Physical inactivity is an increasing problem. Owing to limited financial resources, one method of getting information on the cost-effectiveness of different types of prevention programs is to examine existing programs and their results. The aim of this paper is to give an overview of the transferability of cost-effectiveness results of physical activity programs for children and adolescents to other contexts. Based on a systematic review of the literature, the transferability of the studies found was assessed using a sub-checklist of the European Network of Health Economic Evaluation Databases (EURONHEED). Thirteen studies of different physical activity interventions were found and analyzed. The results for transferability ranged from “low” to “very high”. A number of different factors influence a program’s cost-effectiveness (i.e., discount rate, time horizon, etc.). Therefore, transparency with regard to these factors is one fundamental element in the transferability of the results. A major point of criticism is that transferability is often limited because of lack of transparency. This paper is the first to provide both an overview and an assessment of transferability of economic evaluations of existing programs encouraging physical activity in children and adolescents. This allows decision makers to gain an impression on whether the findings are transferable to their decision contexts, which may lead to time and cost savings. Full article
(This article belongs to the Special Issue Health Economics)
Open AccessReview Economic Evaluation of Lifestyle Interventions for Preventing Diabetes and Cardiovascular Diseases
Int. J. Environ. Res. Public Health 2010, 7(8), 3150-3195; doi:10.3390/ijerph7083150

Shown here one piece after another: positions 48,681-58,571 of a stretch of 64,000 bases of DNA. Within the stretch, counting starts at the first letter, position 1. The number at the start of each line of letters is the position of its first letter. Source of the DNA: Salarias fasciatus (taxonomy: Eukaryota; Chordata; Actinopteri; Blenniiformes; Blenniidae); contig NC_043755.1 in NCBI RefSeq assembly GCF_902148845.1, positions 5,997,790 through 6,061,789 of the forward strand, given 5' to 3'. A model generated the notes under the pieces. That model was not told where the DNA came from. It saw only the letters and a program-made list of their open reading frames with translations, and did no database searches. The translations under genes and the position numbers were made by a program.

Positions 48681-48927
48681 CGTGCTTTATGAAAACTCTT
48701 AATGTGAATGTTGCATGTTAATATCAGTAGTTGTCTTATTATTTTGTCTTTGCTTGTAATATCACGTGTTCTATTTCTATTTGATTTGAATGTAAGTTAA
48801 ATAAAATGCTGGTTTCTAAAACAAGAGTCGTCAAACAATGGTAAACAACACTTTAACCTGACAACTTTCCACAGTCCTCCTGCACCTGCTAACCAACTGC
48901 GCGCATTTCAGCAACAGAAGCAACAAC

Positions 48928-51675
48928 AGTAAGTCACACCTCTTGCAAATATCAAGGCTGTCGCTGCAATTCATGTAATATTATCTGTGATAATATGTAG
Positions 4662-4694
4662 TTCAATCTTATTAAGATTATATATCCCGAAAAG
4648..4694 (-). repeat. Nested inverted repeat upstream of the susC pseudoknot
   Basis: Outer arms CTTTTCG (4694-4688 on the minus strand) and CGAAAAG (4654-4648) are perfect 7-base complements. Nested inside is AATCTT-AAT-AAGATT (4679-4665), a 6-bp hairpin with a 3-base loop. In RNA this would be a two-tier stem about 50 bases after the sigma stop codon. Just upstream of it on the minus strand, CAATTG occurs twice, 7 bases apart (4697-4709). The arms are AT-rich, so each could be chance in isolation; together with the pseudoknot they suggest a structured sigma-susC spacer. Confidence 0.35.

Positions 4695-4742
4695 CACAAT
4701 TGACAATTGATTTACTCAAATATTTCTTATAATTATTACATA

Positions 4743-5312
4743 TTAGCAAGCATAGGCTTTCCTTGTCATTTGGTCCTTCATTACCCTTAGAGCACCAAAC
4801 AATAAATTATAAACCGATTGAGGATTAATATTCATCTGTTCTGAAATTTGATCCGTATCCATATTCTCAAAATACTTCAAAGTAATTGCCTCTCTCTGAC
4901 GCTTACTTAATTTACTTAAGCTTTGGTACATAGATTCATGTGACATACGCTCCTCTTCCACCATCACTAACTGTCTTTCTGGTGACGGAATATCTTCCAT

Received: 5 July 2010 / Revised: 23 July 2010 / Accepted: 5 August 2010 / Published: 9 August 2010
Cited by 38 | PDF Full-text (452 KB) | HTML Full-text | XML Full-text
Abstract
Lifestyle interventions (i.e., diet and/or physical activity) are effective in delaying or preventing the onset of diabetes and cardiovascular disease. However, policymakers must know the cost-effectiveness of such interventions before implementing them at the large-scale population level. This review discusses [...] Read more.
Lifestyle interventions (i.e., diet and/or physical activity) are effective in delaying or preventing the onset of diabetes and cardiovascular disease. However, policymakers must know the cost-effectiveness of such interventions before implementing them at the large-scale population level. This review discusses various issues (e.g., characteristics, modeling, and long-term effectiveness) in the economic evaluation of lifestyle interventions for the primary and secondary prevention of diabetes and cardiovascular disease. The diverse nature of lifestyle interventions, i.e., type of intervention, means of provision, target groups, setting, and methodology, are the main obstacles to comparing evaluation results. However, most lifestyle interventions are among the intervention options usually regarded as cost-effective. Diabetes prevention programs, such as interventions starting with targeted or universal screening, childhood obesity prevention, and community-based interventions, have reported favorable cost-effectiveness ratios. Full article
(This article belongs to the Special Issue Health Economics)
Open AccessReview Empirical Models of Demand for Out-Patient Physician Services and Their Relevance to the Assessment of Patient Payment Policies: A Critical Review of the Literature
Int. J. Environ. Res. Public Health 2010, 7(6), 2708-2725; doi:10.3390/ijerph7062708
Received: 21 May 2010 / Revised: 10 June 2010 / Accepted: 21 June 2010 / Published: 23 June 2010
Cited by 9 | PDF Full-text (156 KB) | HTML Full-text | XML Full-text
Abstract
This paper reviews the existing empirical micro-level models of demand for out-patient physician services where the size of patient payment is included either directly as an independent variable (when a flat-rate co-payment fee) or indirectly as a level of deductibles and/or co-insurance [...] Read more.